Yet such expressions of confidence were punctured by acts of superstition. Pele, for example, did not help with the draw—these days he fears he is bad luck to his nation in such matters. In his stead the likes of Zinedine Zidane, Mario Kempes and Sir Geoff Hurst gave the hosts a group stage draw they will be happy with.

Croatia, Mexico and Cameroon all have their relative merits, and indeed none of them will feel pessimistic about their chances of escaping from Group A. But all will be pragmatic and perhaps acknowledge that they are fighting among themselves for second place.

Opening against Croatia in Sao Paulo—as is currently scheduled, although the stadium is far from guaranteed to be ready in time after the sad death of two workers in a recent construction accident—is no guaranteed win but should be relatively comfortable for Luis Felipe Scolari’s men.

Croatia are not a settled side right now—they needed a play-off under a new manager against Iceland to reach the tournament—and are perhaps more likely than their rivals to be overwhelmed by the stage.

With a first win in the first game, the rest of the group—Mexico in Fortaleza, Cameroon in Brasilia—should fall into place with relative (this is a World Cup, nothing is that comfortable) ease.

Then, however, the challenge ratchets up—just as the mentions of that 1950 disaster begin to kick into overdrive. One of the finalists from 2010, Spain or Netherlands, likely awaits in the last 16—whether or not Brazil win the group.

The best they can hope for is that if they finish top of Group A, Spain match their feat and thus they can only face each other in the final.

The nightmare scenario, however, is that Spain are edged to top spot in the group (not an impossible scenario, considering the fine margins involved) and the Selecao are forced into a horribly testing examination in the first knockout round.

Should they come through that challenge, things are unlikely to get any easier. While prognostications are never wise so far from the tournament (when injuries and other factors can have significant impacts), it nevertheless remains eminently possible that Colombia or Italy (or England) will be waiting to face them in the quarter-finals.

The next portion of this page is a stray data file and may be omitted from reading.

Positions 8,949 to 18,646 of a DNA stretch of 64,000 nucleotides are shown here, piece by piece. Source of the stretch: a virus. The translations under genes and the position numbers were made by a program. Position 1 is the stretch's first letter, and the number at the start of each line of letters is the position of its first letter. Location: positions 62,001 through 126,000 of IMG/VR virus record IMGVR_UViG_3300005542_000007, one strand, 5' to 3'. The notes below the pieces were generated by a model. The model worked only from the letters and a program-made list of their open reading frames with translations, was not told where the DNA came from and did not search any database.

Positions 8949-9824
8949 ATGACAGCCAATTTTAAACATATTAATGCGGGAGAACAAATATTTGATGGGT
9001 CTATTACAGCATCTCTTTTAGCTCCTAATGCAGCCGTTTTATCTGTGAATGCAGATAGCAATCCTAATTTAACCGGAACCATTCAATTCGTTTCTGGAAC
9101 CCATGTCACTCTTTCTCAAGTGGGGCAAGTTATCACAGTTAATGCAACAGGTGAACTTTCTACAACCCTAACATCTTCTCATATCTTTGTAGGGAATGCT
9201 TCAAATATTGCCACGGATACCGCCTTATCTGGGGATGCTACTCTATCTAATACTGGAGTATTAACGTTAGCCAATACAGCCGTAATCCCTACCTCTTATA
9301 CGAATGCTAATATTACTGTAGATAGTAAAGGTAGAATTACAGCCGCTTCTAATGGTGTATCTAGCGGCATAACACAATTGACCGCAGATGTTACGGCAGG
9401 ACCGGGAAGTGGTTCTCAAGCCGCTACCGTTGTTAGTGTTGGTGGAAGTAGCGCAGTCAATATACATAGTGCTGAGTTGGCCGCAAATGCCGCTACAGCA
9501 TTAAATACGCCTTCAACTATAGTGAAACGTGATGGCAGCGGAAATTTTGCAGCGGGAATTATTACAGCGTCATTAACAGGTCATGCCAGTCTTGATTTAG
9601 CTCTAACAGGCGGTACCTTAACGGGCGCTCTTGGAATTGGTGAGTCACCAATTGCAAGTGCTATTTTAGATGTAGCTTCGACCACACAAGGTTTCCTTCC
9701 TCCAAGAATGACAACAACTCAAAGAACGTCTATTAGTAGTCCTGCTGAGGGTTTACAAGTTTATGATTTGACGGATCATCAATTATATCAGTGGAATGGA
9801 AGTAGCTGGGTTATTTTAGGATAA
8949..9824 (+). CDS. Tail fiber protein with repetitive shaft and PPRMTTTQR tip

Or, of course...it could be Uruguay.

Assuming both nations win their groups as anticipated, it might then be Germany waiting in the semi-finals.

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Should they get through that test, they will be where they want to be but also where they will be most fearful—the final.

Perhaps it is no coincidence that, regardless of where they finish in their group, Brazil cannot play at the Maracana until the final. The only side going into Friday’s draw who already knew which spot (A1) they would be in—a perk of being hosts—it is almost as if organisers crafted the fixtures so as to avoid the hosts having to return to the site of their greatest failing any sooner than necessary.

The film star does not decisively confront his nemesis in the second act, after all.

"A World Cup in Brazil has special significance because in Brazil football is at home," President Dilma said before the draw. "Brazil, as everyone knows, is the country of football. Football is in the heart of each and every Brazilian.

"This will be the World Cup of all World Cups. A World Cup no one will ever forget."

Brazilians have never forgotten the 1950 World Cup either.

In 2014, they hope, the final venue will be the same, but the outcome will be markedly different.